Looking back at my review of Episode 1 of Beowulf: Return to the Shieldlands, there really was a naive hope on my part that this would be something of a success, as ITV lunged for a slice of the epic fantasy TV market. But lawksamercy it hasn’t been good.
Cleaving so closely to the Game of Thrones template (seriously, those opening credits…) does the show no favours at all, as they can’t hope to compete with the meticulousness of the years of George RR Martin’s world-building or the heft of HBO’s cinematic-sized budget. Continue reading “TV Review: Beowulf: Return to the Shieldlands”
“We’ve got the best criminal justice system in the world and the jury will get it right”
I do love me a good crime/legal procedural on the television (see North Square, The Jury, Murder One, Damages) but I rarely have the time to watch everything I want to these days and the BBC series Criminal Justice is one of the ones that slipped through the cracks. It has sat on my Lovefilm queue for ages and after a conversation about Ben Whishaw with one of his fans, I decided to finally get round to watching both the series on DVD.
Predictably, I loved it. Written by Peter Moffat (who also penned North Square), it is a five episode trek through one person’s journey through the various stages of the criminal justice system. The 2008 first series starred the aforementioned Whishaw as Ben Coulter, an aspiring footballer who finds himself accused of murder after a drink and drug-fuelled night out with a girl who ends up stabbed to death whilst Ben struggles to remember any of the details of what actually happened. And so from interview rooms in the police station to failed bail appeals and prison cells and then the subsequent court case, Ben’s experience at the hands of the system is thrillingly portrayed. Continue reading “DVD Review: Criminal Justice Series 1”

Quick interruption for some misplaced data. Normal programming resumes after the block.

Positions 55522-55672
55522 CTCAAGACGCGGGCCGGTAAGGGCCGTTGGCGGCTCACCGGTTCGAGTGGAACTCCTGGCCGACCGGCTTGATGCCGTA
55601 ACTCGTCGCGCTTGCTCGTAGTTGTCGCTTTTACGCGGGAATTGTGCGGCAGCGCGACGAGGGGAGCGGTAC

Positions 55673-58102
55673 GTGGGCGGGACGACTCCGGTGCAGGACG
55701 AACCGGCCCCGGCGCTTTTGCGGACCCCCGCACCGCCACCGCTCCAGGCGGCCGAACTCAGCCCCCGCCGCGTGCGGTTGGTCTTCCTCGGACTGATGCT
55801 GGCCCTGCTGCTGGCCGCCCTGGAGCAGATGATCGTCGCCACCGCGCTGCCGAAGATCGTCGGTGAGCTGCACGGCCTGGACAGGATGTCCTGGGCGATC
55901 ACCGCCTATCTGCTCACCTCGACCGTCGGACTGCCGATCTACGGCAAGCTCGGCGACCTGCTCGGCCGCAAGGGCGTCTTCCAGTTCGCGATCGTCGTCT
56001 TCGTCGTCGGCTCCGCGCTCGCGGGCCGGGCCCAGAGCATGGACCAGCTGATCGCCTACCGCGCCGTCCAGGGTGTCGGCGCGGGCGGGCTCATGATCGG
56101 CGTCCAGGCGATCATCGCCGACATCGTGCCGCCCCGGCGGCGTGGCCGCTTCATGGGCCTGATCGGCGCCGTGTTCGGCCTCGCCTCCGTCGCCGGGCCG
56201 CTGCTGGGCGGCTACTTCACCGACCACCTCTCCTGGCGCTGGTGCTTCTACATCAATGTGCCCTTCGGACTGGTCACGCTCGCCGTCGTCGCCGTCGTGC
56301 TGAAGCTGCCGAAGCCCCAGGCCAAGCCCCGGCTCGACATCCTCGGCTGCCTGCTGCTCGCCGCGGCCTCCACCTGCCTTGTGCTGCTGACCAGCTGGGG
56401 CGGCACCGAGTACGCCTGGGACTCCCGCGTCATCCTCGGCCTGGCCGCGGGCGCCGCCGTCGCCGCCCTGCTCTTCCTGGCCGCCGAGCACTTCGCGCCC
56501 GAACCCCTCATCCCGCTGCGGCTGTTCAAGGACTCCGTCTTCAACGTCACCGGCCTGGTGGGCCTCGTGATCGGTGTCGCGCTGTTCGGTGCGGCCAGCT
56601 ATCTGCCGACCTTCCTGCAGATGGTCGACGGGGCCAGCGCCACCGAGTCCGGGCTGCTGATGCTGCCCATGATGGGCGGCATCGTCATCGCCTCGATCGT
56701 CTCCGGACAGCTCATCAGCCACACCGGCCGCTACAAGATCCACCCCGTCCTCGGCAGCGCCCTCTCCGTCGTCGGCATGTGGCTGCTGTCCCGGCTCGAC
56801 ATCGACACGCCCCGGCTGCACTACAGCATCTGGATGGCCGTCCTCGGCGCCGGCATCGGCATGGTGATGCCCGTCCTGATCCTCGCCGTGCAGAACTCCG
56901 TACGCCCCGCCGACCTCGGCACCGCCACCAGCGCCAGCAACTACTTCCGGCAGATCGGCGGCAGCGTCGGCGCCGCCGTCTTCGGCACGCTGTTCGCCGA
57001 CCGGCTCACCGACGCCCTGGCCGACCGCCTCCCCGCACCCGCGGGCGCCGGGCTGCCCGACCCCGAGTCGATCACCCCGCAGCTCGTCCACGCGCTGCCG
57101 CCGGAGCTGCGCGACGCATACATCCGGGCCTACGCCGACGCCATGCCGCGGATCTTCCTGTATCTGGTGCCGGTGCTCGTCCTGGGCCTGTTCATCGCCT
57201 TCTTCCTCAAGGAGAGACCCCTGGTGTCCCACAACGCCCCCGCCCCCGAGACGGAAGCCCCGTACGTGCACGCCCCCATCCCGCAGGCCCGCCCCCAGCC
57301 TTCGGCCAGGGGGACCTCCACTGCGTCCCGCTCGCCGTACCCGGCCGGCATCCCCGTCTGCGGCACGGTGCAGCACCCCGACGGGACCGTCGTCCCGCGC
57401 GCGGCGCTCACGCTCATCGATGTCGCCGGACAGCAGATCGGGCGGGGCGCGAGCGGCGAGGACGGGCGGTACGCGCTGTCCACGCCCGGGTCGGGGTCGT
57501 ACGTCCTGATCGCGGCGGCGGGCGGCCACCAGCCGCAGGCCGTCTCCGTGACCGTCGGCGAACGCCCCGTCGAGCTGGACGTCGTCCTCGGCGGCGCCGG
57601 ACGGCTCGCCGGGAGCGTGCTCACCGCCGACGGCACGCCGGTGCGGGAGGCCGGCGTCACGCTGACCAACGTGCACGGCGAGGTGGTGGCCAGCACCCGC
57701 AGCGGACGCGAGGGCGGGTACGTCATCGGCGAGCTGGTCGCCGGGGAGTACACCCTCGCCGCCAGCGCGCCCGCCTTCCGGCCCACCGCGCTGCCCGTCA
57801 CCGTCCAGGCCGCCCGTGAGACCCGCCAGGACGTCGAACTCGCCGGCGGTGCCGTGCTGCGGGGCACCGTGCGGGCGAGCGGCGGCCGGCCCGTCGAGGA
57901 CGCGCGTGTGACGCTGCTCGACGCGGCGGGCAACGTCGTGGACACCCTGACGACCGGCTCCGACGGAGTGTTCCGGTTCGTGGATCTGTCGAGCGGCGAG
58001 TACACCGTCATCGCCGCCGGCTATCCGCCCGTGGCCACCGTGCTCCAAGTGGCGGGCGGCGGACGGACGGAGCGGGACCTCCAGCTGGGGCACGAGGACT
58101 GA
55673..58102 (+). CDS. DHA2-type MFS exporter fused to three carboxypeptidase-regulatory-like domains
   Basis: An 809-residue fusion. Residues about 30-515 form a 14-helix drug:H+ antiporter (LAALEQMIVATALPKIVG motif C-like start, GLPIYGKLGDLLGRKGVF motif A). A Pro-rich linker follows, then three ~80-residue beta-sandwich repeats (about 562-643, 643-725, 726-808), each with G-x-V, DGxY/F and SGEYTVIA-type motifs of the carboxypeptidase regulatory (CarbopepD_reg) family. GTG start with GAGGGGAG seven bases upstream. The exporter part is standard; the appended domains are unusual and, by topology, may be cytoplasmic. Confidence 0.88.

“I mean to have that ruby”
The Ruby from the Smoke is the first in a series of four books featuring adventuring lead character Sally Lockhart. Here a mysterious message received from her father just before he drowned in the South China Seas sets her on a dangerous journey which starts with a man dying in front of her very eyes at the mere mention of what is contained within. She is then drawn into a mystery involving the opium trade, the fabled Ruby of Agrapur and even secrets from her own family history as her life is under constant peril from the dastardly Mrs Holland.
This was one of those things that I pretty much knew I was going to love from the moment I heard about it, but it certainly does help that I do really like the actress that Billie Piper has become. There’s an inner strength to her as well as a richly warm quality that is highly endearing and ideally suited to this modern figure of a woman, challenging Victorian notions of womanhood as she strives to uncover the truth. And Pullman writes extremely well for his female characters, something carried over in Adrian Hodges’ screenplay, as Hayley Atwell’s Rosa makes a sterling ally for Sally and as the evil Mrs Holland, Julie Walters makes a convincing villain. Obviously casting against type, it is an astonishingly effective performance, exuding huge malevolence and full of spine-chilling touches – the false teeth in particular – it’s a vein of work she ought to pursue a little more. Continue reading “DVD Review: The Ruby in the Smoke”